(Received 21 October 1991; accepted 7 January 1992)
| ||Format||Pages||Price|| |
|6||$25||  ADD TO CART|
Cite this document
A 45-year-old white man was hospitalized with gross hematuria, one month after cystoscopy and biopsy for the same complaint. The biopsy revealed cystitis glandularis. One day after admission, he developed seizures and died within hours. Autopsy, laboratory tests, and further questioning of the hospital staff showed that he died of acute hyponatremia and massive intravascular hemolysis after irrigating the bladder with sterile water. Two deep bladder ulcers with exposed veins served as the portals of entry. Until now, this fatal complication had been described only during transurethral surgery. Both a careful autopsy and hospital investigation is necessary to differentiate in-hospital natural death from iatrogenic fatality.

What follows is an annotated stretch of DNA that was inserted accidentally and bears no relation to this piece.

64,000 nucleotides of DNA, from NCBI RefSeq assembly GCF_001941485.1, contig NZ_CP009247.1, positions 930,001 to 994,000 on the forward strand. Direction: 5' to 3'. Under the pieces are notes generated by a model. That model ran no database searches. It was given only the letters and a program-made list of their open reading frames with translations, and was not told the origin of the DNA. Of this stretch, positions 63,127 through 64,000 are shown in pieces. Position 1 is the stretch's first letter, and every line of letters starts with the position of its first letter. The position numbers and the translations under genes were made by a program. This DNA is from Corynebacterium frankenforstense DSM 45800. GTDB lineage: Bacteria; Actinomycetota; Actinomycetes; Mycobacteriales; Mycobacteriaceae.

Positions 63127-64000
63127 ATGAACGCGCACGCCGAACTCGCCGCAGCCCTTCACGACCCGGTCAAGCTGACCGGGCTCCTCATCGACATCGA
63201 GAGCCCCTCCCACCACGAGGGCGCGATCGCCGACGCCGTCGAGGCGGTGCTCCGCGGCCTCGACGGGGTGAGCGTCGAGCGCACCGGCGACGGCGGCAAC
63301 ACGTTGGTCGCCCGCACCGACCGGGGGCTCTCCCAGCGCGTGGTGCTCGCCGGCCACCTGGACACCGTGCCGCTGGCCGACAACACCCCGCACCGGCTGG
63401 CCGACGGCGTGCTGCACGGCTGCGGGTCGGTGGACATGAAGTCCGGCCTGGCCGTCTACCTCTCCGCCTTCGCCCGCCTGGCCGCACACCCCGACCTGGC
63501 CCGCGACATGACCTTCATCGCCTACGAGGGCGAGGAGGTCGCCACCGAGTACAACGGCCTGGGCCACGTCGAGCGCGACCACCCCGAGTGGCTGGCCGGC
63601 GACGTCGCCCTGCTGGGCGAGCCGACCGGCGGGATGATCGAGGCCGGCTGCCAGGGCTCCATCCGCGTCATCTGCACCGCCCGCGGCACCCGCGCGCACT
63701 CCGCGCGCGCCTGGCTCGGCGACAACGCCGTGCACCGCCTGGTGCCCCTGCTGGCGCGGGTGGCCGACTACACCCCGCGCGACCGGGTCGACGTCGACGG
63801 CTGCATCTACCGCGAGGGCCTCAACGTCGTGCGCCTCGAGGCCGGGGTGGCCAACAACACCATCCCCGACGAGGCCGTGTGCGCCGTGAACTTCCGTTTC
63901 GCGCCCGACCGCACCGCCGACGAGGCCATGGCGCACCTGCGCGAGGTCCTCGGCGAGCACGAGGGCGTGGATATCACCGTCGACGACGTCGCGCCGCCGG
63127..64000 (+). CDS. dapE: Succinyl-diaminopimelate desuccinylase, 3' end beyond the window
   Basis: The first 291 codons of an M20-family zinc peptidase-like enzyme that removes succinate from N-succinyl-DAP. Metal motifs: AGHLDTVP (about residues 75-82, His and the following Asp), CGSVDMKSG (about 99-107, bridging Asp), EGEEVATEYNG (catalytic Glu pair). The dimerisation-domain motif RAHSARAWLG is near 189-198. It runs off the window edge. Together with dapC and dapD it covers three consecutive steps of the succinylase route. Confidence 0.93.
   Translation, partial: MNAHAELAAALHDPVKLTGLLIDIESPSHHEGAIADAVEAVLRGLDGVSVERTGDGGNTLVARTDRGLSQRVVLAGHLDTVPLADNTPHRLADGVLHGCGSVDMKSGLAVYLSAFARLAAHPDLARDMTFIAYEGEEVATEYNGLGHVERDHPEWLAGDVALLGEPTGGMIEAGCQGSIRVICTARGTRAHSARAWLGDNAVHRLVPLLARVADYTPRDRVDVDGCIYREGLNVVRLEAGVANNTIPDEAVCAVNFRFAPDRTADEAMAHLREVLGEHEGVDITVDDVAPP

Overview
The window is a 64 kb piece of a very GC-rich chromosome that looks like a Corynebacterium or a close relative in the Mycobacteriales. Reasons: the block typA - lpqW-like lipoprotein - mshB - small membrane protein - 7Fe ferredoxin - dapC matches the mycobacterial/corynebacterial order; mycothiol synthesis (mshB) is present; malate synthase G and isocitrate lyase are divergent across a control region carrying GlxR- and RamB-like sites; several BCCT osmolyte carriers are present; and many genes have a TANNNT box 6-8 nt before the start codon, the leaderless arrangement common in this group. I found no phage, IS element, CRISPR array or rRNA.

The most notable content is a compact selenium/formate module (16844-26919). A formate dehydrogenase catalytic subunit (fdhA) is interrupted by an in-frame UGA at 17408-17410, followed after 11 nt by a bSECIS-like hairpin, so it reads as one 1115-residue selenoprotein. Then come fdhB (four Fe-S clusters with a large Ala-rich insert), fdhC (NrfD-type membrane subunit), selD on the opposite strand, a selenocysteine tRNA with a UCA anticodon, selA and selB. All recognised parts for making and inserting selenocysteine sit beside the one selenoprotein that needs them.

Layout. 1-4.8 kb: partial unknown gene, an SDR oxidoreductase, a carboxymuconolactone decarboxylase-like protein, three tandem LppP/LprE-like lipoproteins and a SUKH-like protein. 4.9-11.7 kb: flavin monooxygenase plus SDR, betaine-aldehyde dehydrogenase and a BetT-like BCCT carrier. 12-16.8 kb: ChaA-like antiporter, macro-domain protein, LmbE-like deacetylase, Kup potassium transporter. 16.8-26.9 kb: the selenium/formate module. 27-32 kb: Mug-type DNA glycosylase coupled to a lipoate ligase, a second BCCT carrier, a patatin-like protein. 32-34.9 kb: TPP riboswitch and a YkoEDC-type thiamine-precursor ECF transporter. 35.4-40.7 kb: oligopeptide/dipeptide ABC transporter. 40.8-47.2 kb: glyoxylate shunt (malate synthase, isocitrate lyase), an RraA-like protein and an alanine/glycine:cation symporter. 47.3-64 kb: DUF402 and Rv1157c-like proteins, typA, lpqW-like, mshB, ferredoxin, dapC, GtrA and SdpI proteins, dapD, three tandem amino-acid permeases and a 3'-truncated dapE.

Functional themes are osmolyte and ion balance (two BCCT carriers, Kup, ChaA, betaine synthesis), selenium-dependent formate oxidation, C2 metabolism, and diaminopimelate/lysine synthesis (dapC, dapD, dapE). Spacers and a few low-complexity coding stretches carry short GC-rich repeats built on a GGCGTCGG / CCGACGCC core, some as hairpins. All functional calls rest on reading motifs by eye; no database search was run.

Associate Medical Examiner, Broward County Medical Examiner's Office, University of Miami School of Medicine, Ft. Lauderdale, FL
Stock #: JFS13331J